Susie Mallett

Parent blog

Sunday 28 October 2012

Flying and wheelchairs, how well do they mix?

'Not much space to manoeuvre!'

An article about travelling with disability caught my eye –

Reading this article brought back many memories and a hundred and one stories that I could tell.

Probably the worst story of all of them is about when I was in transit in Birmingham, UK after three weeks working and holidaying in Canada. I was en route to Munich and I was left somewhere in the middle of the airfield with my wheelchair-user partner because we did not fit in the bus taking everyone from one plane to the terminal for transfer. I had suggested that they ask about ten people to get out of the bus, load up the wheelchair and then get the other people in after, but no, this was not necessary as another bus was on its way!

I expect you can guess what happened. No other bus turned up and we stood like dummies on the tarmac. Eventually when the same bus returned, luckily the driver thought to check what had happened to us, it took us to the gate for the next plane. However when we arrived at the gate it had been closed for about two minutes!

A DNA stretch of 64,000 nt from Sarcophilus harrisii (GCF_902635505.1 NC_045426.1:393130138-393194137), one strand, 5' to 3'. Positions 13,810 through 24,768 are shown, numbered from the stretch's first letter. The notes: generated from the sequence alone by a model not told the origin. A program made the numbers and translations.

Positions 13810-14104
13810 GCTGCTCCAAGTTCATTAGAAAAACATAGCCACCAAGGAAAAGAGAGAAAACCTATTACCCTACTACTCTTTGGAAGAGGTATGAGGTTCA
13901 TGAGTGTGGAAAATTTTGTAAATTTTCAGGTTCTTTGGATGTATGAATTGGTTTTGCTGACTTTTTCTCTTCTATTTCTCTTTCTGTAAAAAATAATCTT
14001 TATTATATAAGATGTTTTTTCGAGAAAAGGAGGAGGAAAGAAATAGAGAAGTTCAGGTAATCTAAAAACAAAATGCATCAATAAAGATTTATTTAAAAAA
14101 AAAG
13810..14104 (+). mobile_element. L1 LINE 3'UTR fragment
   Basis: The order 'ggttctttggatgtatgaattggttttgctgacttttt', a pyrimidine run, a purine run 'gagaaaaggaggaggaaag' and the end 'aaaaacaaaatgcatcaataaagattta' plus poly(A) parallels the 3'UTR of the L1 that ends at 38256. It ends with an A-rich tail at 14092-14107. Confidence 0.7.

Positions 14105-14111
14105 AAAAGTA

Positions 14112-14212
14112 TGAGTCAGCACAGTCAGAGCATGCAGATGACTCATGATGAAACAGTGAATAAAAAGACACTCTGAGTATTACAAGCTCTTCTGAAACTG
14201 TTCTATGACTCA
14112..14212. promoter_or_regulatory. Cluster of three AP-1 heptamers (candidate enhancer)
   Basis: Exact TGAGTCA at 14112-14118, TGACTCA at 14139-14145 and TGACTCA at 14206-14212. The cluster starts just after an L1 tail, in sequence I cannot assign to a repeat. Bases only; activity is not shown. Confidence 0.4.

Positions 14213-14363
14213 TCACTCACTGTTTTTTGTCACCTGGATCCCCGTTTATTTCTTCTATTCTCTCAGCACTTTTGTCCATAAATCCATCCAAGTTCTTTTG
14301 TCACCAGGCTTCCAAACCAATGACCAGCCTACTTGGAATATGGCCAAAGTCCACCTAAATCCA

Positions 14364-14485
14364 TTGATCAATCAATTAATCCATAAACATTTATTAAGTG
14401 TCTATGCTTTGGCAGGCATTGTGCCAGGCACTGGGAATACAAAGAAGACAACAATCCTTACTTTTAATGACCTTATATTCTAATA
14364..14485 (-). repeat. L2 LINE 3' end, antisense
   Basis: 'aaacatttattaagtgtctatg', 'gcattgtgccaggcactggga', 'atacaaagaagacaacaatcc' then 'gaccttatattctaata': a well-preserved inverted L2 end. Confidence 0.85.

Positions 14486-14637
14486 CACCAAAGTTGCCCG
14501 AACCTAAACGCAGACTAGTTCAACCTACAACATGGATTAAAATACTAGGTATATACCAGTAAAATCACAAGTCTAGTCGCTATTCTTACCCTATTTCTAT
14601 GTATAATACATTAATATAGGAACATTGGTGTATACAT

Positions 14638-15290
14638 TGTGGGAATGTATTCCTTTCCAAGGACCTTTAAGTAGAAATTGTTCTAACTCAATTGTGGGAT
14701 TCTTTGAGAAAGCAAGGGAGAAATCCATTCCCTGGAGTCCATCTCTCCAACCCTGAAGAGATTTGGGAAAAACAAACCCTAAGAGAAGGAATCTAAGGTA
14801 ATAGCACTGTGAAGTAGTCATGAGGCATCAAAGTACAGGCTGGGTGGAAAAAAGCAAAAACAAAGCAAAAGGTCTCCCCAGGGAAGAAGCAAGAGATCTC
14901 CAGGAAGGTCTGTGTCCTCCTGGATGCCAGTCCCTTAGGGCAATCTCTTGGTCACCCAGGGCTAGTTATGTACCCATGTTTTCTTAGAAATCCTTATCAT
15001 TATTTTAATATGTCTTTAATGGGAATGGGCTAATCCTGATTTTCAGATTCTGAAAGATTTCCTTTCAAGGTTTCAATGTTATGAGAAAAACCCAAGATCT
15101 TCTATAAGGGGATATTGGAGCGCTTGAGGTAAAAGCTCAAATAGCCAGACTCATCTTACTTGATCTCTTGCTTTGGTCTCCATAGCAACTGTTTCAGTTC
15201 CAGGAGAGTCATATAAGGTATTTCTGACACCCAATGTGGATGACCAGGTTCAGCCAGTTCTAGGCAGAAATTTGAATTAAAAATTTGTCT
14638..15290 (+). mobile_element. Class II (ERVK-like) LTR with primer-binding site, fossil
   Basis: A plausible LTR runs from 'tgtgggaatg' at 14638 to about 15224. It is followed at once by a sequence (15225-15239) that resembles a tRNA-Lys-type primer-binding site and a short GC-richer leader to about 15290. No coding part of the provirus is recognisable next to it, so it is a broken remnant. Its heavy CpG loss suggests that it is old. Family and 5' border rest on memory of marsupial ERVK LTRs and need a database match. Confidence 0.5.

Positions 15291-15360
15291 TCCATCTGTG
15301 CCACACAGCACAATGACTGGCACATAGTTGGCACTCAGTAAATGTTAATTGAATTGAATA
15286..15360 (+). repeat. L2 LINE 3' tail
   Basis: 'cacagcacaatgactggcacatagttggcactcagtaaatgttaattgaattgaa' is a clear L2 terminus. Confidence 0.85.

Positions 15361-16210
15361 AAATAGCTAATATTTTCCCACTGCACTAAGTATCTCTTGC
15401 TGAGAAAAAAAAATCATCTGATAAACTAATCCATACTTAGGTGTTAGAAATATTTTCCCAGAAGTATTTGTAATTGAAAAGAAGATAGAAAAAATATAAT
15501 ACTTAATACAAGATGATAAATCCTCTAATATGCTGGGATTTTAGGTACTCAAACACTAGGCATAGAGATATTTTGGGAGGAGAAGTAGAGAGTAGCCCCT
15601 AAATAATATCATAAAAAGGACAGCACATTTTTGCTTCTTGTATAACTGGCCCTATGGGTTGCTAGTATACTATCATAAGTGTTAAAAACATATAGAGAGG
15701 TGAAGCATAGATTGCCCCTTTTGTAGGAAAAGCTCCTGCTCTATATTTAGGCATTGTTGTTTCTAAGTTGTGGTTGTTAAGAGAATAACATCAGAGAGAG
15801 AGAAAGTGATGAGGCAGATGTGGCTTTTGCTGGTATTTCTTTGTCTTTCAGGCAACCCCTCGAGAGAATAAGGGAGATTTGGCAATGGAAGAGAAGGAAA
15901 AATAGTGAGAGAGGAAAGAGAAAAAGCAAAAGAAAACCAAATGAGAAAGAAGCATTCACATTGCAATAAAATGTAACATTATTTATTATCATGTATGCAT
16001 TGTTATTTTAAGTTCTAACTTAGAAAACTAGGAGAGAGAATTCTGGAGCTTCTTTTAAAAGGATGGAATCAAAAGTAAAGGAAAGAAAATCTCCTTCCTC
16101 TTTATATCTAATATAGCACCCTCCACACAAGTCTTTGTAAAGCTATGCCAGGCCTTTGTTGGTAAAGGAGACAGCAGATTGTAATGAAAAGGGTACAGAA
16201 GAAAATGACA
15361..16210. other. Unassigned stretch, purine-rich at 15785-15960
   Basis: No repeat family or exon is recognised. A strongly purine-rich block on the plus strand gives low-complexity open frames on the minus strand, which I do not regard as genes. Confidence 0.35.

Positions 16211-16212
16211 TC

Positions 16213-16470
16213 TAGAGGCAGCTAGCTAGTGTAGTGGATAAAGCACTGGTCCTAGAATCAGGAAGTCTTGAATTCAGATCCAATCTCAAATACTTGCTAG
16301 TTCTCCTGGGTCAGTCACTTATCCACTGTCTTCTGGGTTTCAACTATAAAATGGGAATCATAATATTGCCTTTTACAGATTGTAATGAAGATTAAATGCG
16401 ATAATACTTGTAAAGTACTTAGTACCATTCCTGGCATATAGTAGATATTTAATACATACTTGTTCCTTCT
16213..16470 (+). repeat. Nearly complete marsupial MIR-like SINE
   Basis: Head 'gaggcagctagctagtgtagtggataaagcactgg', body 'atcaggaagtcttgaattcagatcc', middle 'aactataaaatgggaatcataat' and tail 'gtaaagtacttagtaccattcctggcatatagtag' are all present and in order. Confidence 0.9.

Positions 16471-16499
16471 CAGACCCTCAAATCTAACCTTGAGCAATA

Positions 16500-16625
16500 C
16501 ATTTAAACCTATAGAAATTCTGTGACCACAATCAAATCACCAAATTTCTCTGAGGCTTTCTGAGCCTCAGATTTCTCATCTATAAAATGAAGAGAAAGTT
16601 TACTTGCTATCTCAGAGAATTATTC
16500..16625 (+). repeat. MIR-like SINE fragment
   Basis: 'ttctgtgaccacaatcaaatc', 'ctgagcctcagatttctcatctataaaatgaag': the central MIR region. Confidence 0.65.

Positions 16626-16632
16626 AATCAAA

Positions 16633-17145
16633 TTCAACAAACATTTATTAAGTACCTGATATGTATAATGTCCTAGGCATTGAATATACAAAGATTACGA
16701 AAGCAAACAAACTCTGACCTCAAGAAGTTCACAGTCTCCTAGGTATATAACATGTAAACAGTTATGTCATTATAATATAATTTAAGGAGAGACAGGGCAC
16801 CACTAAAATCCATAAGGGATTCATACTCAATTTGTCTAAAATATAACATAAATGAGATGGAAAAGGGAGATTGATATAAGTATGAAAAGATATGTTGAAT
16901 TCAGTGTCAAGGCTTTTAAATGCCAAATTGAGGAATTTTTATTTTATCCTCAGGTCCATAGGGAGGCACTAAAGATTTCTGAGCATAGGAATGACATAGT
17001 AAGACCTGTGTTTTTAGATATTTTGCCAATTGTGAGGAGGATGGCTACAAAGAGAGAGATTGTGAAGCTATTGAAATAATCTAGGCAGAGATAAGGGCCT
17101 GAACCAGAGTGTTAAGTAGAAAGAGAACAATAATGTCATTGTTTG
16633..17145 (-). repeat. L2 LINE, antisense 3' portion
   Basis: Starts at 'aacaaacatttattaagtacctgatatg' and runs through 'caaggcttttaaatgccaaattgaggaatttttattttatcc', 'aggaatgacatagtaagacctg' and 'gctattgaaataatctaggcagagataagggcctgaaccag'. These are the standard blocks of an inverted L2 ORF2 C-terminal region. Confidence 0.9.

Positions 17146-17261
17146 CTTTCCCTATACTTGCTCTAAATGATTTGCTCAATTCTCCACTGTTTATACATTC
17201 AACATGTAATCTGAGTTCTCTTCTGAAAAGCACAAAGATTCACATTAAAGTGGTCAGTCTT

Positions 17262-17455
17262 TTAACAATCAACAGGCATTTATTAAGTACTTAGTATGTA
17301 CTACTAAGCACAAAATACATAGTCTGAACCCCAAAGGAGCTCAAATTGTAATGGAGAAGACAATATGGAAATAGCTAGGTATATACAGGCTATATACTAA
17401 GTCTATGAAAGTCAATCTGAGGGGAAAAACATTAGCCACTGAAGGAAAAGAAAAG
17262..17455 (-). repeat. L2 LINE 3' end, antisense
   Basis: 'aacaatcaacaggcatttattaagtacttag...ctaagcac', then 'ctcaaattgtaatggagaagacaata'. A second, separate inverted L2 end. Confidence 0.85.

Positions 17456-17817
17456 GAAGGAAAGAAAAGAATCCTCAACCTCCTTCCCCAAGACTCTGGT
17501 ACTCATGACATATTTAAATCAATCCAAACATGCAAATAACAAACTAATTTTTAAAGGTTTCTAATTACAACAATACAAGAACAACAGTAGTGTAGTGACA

No amount of arguing that it was through their doing that we where late could convince them that we should be let on the plane. I have no memory of what happened to the luggage, 

I assume that they had to take it off the plane.

We missed the flight!

I had to use all my remaining energy to get the airline to agree to me using their phone to cancel my clients for the following day’s work and to re-schedule our wheelchair-friendly transport for the two-hour trip home from the airport.

As far as I remember we got a night in a hotel with dinner far more expensive than the allowance they had given us and the flight home the next day. Compensation for anything else was not forthcoming!

I expect that there are many others who have a hundred-and-one such stories that they could tell.

Have things really improved over the past ten years as the article states?

I think attitudes have changed, wheelchair-users on the whole do not get ignored as much as they used to; my partner would ask a question and then be ignored while I received an answer that I often did not understand.

I am not sure that the actual facilities have changed in the planes themselves, it is still really difficult to get into seats and into toilets, but as far as I have experienced the facilities on the ground, in the airports, are much better.

Any other stories to tell?

Any solutions, improvements or travel tips to pass on?